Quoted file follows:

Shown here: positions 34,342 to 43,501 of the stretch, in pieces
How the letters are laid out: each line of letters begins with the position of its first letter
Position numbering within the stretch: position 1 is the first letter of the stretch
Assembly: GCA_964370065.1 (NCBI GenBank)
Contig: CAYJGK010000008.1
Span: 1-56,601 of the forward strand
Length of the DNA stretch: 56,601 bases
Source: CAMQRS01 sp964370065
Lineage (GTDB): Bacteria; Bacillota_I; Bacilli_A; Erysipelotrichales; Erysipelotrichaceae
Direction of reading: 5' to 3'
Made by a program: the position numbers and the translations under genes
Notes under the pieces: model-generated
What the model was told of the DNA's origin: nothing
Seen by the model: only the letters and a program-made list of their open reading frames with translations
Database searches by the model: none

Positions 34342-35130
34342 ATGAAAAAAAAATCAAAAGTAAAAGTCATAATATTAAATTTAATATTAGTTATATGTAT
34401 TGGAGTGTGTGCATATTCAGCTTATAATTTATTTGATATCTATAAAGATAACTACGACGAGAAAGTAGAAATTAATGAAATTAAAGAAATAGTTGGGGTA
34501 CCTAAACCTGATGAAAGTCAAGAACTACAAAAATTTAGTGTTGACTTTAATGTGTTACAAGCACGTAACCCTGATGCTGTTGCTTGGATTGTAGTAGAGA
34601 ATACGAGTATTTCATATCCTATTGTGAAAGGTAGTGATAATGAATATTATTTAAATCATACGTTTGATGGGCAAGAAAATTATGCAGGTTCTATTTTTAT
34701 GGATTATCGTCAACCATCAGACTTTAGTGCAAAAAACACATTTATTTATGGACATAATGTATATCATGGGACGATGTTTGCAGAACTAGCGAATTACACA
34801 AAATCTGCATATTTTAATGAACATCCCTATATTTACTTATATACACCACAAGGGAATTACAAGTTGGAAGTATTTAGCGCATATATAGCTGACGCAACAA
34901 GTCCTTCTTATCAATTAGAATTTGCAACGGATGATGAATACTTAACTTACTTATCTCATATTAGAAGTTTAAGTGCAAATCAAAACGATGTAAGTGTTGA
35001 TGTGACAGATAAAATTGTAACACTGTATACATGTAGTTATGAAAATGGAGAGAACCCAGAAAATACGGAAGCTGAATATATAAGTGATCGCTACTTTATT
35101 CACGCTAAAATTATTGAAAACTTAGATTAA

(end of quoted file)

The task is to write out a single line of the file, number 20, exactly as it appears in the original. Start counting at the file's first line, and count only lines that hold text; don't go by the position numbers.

34601 ATACGAGTATTTCATATCCTATTGTGAAAGGTAGTGATAATGAATATTATTTAAATCATACGTTTGATGGGCAAGAAAATTATGCAGGTTCTATTTTTAT